Prove that (u cross v) dot ( (v cross w) cross (w cross u) ) = (u dot (v
cross w) )2
Any ideas as to where to start even would be much appreciated!
My first thought on seeing this is "what a mess!" But as the cobwebs cleared, I noticed the left side is a triple product, so maybe it's the volume of a parallelepiped. The three vectors being multiplied together are the three cross products of u, v, and w, or the "directed areas" of the three faces that meet at one corner.
Proof that (u�v)�((v�w)�(w�u)) = (u�(v�w))2
Let's start by looking at the cross product (v�w)�(w�u). v�w is perpendicular to w, and so is w�u perpendicular to w, so it follows that when you cross these two vectors, both perpendicular to w, the resulting cross product is a scalar multiple of w.
This thinking is confirmed, when, by Lagrange's Formula, a�(b�c) = (c�a)b - (b�a)c, it follows that
(v�w)�(w�u) = (u�(v�w))w - (w�(v�w))u
Because w and v�w are orthogonal w�(v�w)=0, so the formula simplifies to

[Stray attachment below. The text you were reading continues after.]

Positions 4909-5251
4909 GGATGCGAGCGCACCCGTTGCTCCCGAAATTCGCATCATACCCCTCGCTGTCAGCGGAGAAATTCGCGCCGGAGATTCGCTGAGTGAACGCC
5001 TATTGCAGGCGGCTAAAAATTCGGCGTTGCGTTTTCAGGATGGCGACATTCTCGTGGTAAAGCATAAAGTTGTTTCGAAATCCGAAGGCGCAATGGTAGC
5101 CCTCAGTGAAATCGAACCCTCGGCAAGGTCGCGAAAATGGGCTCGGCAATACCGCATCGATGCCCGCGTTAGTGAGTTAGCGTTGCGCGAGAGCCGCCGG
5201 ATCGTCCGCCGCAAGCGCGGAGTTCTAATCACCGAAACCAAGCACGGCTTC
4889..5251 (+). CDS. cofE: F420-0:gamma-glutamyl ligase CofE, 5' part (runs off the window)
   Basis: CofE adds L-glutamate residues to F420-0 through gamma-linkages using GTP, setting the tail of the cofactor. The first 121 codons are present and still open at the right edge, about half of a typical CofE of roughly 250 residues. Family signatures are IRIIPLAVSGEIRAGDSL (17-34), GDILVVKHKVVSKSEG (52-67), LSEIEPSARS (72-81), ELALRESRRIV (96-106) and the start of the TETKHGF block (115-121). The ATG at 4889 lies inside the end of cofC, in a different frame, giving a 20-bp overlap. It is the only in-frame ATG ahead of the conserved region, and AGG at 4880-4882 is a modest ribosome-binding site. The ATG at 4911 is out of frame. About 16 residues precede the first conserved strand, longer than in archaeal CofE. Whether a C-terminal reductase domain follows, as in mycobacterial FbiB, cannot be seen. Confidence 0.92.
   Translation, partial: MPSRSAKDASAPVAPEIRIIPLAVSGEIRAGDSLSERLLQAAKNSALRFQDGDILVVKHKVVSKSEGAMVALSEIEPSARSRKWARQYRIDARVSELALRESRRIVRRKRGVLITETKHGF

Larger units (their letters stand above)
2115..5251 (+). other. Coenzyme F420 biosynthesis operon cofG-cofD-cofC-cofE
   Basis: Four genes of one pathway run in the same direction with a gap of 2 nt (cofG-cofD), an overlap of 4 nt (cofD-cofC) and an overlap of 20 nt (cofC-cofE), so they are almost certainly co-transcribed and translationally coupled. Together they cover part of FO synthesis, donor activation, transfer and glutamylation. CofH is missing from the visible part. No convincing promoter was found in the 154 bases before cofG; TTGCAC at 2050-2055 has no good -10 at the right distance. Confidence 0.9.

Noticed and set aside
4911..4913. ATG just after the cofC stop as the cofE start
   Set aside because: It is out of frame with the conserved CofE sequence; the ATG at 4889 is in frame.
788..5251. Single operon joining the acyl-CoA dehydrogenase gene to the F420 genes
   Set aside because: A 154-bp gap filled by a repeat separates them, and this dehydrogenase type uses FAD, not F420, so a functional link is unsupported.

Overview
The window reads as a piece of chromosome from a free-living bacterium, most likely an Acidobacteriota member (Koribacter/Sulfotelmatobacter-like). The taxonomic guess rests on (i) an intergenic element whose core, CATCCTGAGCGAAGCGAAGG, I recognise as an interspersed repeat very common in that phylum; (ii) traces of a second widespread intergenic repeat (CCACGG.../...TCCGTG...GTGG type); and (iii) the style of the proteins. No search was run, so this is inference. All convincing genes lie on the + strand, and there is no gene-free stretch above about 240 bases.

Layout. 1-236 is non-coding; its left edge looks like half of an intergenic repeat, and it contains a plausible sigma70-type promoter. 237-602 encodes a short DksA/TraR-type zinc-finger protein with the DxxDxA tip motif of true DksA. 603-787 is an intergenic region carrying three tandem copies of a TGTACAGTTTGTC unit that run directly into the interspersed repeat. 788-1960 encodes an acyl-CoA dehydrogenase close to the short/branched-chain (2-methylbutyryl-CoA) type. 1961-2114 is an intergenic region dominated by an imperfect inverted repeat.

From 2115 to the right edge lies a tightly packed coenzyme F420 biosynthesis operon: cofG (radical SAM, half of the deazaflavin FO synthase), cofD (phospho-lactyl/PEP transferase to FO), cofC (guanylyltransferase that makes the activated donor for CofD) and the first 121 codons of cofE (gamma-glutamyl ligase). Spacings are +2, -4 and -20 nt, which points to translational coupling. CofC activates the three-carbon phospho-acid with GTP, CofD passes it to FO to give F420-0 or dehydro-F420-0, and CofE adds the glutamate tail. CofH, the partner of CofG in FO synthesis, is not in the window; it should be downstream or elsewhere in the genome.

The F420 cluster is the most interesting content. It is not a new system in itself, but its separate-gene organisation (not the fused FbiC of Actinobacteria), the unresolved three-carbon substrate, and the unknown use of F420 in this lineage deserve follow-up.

(v�w)�(w�u) = (u�(v�w))w
which I put in bold face, because it's a fairly useful fact in its own right. (Another way to get this result is from the general formula for the cross product of two cross products, in which the second determinant is zero.)
If we let "a" represent the scalar triple product, a = u�(v�w), we see from the bold-face formula, above, that
(v�w)�(w�u) = aw,
and so, because a = u�(v�w) = w�(u�v),
If a, b, c, and d are vectors, then the cross product of a�b and c�d is given by
(a�b)�(c�d) = det(a b d) c - det(a b c) d
where det is the determinant of the square matrix formed by placing the three vectors, one above the other.
Vector Dot Product
Vector Cross Product
Triple Product -- a·(b�c) is a scalar representing the "signed volume" of a parallelepiped
Geometry and Trigonometry
Triangle Area Using Vectors, part 1 and part 2
Triangle Area using Determinant
Geometry and Trigonometry, and in particular, the Points and Lines section.
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